Definition: Small bowel prolapse, also called enterocele (EN-tur-o-seel), occurs when the small intestine (small bowel) descends into the lower pelvic cavity and pushes at the top part of the vagina, creating a bulge. The word "prolapse" means to slip or fall out of place.
Symptoms: A pulling sensation in your pelvis that eases when you lie down, A feeling of pelvic fullness, pressure or pain, Low back pain that eases when you lie down, A soft bulge of tissue in your vagina, Vaginal discomfort and painful intercourse (dyspareunia).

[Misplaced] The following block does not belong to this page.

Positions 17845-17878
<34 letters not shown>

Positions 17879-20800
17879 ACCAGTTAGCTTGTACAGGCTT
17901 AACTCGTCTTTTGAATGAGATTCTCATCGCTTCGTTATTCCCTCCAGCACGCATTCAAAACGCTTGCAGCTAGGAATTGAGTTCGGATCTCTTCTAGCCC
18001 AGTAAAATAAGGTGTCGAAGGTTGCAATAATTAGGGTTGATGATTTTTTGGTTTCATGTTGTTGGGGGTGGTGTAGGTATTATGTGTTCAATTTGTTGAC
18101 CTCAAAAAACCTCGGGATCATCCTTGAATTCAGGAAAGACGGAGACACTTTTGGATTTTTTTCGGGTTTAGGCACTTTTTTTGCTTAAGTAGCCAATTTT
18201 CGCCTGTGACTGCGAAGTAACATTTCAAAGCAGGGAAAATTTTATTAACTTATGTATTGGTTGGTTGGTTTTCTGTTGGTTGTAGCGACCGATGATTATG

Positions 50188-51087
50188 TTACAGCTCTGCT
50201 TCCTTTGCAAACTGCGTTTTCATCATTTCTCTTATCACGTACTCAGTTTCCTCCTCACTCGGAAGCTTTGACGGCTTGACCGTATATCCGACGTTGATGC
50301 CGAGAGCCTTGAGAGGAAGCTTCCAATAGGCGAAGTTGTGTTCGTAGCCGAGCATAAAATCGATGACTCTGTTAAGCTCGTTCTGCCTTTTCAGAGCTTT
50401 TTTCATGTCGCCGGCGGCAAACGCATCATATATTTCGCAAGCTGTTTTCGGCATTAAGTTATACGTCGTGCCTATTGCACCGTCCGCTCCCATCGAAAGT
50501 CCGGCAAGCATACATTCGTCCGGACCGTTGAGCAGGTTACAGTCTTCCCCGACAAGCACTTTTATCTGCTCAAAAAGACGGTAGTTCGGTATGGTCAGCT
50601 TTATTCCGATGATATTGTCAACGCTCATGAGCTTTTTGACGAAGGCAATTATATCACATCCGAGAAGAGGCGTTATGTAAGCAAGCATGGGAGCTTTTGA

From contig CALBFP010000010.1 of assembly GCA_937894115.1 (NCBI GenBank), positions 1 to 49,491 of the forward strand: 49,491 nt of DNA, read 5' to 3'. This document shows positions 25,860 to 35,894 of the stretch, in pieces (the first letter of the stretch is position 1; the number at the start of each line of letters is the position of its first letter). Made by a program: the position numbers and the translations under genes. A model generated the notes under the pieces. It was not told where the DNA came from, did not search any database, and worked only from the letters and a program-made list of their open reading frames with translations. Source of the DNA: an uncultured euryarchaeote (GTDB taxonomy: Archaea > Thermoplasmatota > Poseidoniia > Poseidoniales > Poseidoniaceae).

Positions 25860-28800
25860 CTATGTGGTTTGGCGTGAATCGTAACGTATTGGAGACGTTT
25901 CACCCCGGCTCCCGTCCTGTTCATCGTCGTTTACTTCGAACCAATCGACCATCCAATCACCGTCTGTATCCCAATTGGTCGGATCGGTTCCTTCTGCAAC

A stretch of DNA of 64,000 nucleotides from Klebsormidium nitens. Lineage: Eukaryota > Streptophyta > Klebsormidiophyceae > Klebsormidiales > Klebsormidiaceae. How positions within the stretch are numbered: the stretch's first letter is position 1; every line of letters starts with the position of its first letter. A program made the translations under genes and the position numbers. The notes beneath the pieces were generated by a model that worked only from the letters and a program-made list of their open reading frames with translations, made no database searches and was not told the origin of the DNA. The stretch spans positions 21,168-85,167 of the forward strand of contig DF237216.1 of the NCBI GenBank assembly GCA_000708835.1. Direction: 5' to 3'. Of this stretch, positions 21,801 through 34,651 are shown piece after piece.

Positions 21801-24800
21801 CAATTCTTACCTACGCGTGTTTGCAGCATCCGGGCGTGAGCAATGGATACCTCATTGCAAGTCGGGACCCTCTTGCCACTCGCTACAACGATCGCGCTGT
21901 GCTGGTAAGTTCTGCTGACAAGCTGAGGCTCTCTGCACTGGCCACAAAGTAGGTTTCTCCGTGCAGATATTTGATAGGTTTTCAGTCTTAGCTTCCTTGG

Statistics: A total of 49 children (25 males) presented with symptoms of rectal prolapse at a median age of 2.6 years (range, 4 months -10.6 years). All children received an initial period of conservative treatment with watchful expectancy and/or laxatives. Twenty-five patients were managed conservatively without any additional procedures (Group A), and 24 patients had one or more interventions, such as injection sclerotherapy, Thiersch procedure, anal stretch, banding of prolapse, and rectopexy (Group B). Management of rectal prolapse was successful with no recurrences in 24 patients (96 percent) in Group A vs. 15 patients (63 percent) in Group B at a median follow-up period of 14 (range, 2-96) months. An underlying condition was found in 84 percent of patients in Group A vs. 54 percent in Group B (P = 0.024). The age at presentation was younger than four years in 88 percent of patients in Group A vs. 58 percent in Group B (P = 0.019).